Flags flew at half-staff, public entertainment was canceled and 1.3 billion people were asked to observe three minutes of silence on Monday as China began three days of mourning for victims of the country's massive earthquake. A week after China's worst disaster in a generation, the hunt for survivors in the rubble turned glum despite remarkable survival tales among thousands buried. Two women were rescued on Monday after being trapped in the rubble of a collapsed building at a coal mine in central Sichuan province, the official Xinhua News Agency reported.
The military was still struggling to reach areas cut off by the earthquake, with more than 10,000 discovered stranded in Yinxiui valley near the epicenter, China National Radio said on Monday. There was no information on casualties there, and 600 soldiers were hiking into the area.
The national mourning period was the first in modern China for anyone other than a national leader.
Officials asked for the horns of cars, trains and ships and air raid sirens to sound as people fall silent at 2:28 pm (0628 GMT) exactly one week after the quake splintered thousands of buildings and killed an estimated 50,000 people.
The national flag in Tiananmen Square, solemnly raised every morning at dawn, was flown at half-staff in a ceremony repeatedly broadcast on state television.
The Olympic torch relay a potent symbol of national pride in the countdown to August's much-anticipated Beijing Games also was suspended during the mourning period.
The government order for the mourning period said all Internet entertainment and game sites had to be taken off-line and users redirected to sites dedicated to commemorating earthquake victims, the Chinese news Web portal sina.com said.
China's National Grand Theater will cancel or postpone all performances during the three days, and media reports said numerous bars, nightclubs, karaoke parlors and movie theaters had stopped business beginning at midnight in major cities such as Beijing, Shenyang and Changsha.
The Culture Ministry said in a statement it would carry out inspections to ensure orders for a halt to entertainment during the mourning period were followed.
Newspapers across China printed their logos in black and some ran entirely without color. Several front pages were covered in black, with simple messages in white text across the middle, "The nation mourns," "Pray for life," and "National tragedy." Trade on China's stock and commodities exchanges will be suspended for the three-minute period of silence, the Securities Regulatory Commission said on its Web site.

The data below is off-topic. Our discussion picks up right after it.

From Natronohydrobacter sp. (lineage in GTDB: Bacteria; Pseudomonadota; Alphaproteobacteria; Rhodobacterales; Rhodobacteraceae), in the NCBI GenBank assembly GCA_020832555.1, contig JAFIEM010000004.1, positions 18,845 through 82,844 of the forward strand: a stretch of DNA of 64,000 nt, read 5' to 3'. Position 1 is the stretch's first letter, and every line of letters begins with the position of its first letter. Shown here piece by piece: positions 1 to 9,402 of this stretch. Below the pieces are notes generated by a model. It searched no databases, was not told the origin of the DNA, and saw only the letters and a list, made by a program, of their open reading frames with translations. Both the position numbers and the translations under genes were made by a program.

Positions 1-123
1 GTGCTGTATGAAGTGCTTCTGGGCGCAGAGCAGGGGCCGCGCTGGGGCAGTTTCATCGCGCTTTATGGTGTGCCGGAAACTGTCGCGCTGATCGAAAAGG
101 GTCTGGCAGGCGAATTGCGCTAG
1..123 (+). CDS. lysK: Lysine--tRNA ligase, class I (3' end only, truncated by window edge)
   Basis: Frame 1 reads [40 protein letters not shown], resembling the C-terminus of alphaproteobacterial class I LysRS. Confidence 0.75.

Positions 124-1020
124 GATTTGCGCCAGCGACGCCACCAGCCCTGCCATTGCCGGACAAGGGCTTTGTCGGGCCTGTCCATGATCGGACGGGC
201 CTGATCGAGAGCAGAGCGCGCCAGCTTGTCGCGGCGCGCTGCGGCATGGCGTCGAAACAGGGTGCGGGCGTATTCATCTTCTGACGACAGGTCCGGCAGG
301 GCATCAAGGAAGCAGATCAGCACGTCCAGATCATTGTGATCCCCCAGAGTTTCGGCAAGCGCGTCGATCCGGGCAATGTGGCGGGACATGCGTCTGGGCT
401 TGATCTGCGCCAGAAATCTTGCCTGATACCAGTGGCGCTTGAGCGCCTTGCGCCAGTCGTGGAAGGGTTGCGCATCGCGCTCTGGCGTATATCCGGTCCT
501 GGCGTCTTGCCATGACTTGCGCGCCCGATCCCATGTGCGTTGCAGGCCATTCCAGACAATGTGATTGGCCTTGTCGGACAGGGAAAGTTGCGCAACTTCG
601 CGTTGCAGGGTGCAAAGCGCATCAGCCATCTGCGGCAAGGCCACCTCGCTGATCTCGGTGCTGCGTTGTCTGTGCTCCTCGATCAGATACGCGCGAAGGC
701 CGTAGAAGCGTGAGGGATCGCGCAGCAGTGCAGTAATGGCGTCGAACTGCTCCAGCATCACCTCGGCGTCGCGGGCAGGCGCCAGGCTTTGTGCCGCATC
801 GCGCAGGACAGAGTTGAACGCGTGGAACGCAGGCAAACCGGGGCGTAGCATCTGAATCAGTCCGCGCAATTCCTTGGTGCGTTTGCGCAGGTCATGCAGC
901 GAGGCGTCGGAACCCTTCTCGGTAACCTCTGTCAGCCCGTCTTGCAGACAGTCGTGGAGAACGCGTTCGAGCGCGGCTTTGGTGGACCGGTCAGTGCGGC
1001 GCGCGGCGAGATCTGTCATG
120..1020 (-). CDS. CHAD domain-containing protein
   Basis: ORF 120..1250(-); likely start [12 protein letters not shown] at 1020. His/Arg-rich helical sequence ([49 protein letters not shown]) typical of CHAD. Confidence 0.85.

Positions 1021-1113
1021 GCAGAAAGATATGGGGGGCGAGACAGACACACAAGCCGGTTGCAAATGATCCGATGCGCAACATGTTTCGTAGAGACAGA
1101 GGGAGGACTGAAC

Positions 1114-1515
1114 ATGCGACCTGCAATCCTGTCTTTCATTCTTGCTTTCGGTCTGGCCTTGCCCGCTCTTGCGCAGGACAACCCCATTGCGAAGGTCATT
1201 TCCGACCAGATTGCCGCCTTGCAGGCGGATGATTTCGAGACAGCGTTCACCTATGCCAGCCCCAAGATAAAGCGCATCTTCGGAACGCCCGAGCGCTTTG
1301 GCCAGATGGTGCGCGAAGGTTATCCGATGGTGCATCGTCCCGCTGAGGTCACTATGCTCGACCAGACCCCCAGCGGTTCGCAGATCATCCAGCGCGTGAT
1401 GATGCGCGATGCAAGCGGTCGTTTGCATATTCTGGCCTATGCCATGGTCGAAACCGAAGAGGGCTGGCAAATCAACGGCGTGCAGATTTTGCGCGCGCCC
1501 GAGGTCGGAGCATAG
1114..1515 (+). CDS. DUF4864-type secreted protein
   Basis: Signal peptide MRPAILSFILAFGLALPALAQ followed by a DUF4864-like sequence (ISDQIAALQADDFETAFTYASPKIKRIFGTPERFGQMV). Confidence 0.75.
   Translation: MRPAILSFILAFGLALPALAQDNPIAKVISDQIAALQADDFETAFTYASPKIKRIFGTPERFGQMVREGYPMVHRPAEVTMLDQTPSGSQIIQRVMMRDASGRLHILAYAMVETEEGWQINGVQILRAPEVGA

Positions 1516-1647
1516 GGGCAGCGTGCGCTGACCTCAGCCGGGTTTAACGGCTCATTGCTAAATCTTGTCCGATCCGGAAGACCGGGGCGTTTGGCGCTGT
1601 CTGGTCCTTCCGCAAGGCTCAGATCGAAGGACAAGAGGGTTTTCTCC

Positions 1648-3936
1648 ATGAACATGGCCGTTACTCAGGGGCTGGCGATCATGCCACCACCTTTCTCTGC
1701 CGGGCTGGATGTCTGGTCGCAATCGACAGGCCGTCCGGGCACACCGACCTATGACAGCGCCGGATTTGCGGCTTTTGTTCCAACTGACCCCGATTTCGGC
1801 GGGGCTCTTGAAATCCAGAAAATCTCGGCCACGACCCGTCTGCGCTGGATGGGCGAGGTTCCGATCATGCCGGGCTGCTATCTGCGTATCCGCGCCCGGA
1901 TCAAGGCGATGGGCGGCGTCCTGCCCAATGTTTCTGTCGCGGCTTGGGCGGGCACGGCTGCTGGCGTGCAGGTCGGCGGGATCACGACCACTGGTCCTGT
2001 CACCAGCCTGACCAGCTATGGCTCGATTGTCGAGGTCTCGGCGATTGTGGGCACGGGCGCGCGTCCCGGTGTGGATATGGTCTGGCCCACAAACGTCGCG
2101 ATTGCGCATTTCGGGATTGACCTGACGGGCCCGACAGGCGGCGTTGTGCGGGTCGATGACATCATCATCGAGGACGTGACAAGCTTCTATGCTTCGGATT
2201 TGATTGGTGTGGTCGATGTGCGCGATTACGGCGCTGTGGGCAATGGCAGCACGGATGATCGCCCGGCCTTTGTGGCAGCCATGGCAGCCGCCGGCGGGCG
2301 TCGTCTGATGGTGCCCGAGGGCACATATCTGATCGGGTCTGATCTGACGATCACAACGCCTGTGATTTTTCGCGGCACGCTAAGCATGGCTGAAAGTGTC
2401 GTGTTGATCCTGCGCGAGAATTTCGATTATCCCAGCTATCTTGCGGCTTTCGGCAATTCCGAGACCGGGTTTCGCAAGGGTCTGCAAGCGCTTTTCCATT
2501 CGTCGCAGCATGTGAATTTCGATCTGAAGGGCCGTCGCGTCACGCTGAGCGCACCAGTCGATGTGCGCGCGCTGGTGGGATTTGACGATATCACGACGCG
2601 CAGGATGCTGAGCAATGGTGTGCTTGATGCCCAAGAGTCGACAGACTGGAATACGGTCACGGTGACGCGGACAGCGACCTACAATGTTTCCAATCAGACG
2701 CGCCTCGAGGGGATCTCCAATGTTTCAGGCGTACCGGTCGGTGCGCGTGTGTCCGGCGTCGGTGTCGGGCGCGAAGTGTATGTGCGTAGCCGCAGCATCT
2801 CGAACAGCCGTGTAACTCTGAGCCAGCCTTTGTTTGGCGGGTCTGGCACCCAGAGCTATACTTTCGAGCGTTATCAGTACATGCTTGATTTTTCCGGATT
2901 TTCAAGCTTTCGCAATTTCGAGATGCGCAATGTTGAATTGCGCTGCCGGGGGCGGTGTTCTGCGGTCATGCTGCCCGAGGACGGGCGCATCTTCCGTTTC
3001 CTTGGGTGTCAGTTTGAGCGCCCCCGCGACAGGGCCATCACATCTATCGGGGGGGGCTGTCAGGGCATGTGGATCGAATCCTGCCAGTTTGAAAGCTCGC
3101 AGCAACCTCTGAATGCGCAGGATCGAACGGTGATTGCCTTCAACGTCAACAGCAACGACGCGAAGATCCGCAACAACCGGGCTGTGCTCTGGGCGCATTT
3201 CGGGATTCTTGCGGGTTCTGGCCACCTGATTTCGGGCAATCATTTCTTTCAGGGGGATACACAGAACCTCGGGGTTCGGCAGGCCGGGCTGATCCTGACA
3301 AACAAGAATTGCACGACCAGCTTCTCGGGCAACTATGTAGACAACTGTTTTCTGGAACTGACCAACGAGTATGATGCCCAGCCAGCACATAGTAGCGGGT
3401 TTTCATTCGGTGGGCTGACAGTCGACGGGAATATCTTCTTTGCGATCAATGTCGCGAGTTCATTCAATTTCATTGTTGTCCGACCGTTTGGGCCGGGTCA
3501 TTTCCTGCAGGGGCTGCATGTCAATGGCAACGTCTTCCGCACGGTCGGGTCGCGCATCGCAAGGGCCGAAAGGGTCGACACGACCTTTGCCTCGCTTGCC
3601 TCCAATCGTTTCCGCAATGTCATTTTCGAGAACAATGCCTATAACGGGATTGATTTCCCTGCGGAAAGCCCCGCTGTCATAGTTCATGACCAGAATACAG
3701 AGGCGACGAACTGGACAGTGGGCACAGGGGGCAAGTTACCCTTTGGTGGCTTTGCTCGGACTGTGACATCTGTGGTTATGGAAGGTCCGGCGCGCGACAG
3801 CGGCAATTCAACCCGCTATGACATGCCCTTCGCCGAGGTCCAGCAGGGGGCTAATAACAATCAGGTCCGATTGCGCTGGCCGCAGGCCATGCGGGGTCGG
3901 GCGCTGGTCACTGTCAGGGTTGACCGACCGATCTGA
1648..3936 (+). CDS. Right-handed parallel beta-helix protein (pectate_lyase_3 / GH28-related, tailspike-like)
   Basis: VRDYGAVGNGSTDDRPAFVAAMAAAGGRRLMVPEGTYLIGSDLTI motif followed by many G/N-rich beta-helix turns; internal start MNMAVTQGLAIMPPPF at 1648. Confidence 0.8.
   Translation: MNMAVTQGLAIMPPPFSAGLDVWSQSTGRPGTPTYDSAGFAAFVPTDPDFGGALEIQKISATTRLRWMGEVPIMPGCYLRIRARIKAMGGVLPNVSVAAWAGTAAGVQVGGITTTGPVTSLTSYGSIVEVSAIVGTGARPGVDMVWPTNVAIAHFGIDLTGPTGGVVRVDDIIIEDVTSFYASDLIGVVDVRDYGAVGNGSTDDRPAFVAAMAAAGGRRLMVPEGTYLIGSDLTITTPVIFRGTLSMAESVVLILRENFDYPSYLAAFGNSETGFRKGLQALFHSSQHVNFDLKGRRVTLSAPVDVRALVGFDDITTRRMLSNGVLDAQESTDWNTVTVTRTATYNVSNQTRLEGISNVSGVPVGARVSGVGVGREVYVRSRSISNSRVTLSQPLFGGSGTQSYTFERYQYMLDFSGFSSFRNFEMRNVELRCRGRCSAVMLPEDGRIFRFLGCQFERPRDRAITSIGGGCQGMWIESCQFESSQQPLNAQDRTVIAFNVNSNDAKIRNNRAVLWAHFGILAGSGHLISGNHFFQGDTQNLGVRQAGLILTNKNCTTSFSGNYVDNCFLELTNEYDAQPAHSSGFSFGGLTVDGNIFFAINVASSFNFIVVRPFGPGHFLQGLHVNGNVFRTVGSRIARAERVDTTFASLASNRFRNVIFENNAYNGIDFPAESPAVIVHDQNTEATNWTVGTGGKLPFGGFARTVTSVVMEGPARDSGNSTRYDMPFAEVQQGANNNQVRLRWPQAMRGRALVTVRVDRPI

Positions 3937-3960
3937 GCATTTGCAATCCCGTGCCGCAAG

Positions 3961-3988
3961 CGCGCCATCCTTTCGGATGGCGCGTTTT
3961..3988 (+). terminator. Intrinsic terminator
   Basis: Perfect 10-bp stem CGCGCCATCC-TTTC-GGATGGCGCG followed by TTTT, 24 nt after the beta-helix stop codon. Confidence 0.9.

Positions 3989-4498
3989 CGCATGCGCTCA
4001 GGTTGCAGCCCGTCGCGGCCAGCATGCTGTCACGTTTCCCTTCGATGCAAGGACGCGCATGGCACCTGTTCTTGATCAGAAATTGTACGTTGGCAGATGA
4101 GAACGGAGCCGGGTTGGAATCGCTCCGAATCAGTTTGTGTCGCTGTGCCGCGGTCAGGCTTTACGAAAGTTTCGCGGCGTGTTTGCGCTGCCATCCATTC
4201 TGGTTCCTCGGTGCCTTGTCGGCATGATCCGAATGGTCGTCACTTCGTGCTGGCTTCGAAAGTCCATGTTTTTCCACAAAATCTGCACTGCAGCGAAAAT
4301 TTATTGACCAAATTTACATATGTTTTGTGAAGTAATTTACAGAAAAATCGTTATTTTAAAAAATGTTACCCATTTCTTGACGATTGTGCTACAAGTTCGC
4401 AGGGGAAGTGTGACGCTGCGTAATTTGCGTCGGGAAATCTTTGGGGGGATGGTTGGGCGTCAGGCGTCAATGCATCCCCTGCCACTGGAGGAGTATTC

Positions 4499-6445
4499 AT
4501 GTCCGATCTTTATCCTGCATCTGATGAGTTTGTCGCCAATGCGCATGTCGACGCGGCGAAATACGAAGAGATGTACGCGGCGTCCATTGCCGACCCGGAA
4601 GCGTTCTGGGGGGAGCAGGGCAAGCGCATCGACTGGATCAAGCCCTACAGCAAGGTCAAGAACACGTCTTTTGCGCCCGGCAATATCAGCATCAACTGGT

The mourning period begins as hope of finding more trapped survivors dwindled, and preventing hunger and disease among the homeless became more pressing.
Hu Yongcui, 38, said she did not care about the official show of mourning as she headed to Beichuan, near the quake's epicenter, to search for her missing 17-year-old daughter.
"I can't feel anything. I have no words," she said. "I just want to go home. I just want to find my daughter." In a further sign the search for survivors was concluding, Japan said it was considering withdrawing rescue crews to be replaced with an expanded medical team because of declining opportunities to use their technology to hunt for trapped victims.
"It's been a week since the earthquake and at this point chances we can make use of our technology is very limited. It's time to think about what to do with our rescue operation," Chief Cabinet Secretary Nobutaka Machimura told reporters, according to Japan's Kyodo News agency.
"There is definitely a need for medical experts, and we can dispatch a team whenever there is a request," he said. The confirmed death toll stood at 32,476, said the State Council, China's Cabinet. The injured numbered more than 220,000. Many bodies lay by roadsides in body bags or wrapped in plastic sheeting, as workers dug burial pits and crematoriums worked overtime.
The World Health Organization warned conditions were ripe for epidemics due to shortages of clean water and warmer, humid weather in Sichuan province _ where the earthquake was centered. The agency urged officials not to be distracted by the false belief that corpses were a health threat.
"Ensuring supply of food and safe drinking water and trying to restore good sanitation are critical because these are basic transmission routes for communicable diseases," said Hans Troedsson, WHO's representative to China.
Experts say while seeing dead bodies left in the open after a disaster can cause distress, they pose little health risk. No major epidemics or other public health hazards had been reported so far. Two field hospitals with 400 beds have been set up in isolated areas and medical staff have reached all townships affected by the quake, according to Xinhua.
At the Wolong Nature Reserve, five staff members were killed in the quake and three giant pandas were missing, forestry spokesman Cao Qingyao told Xinhua. The 60 other giant pandas at the reserve were safe.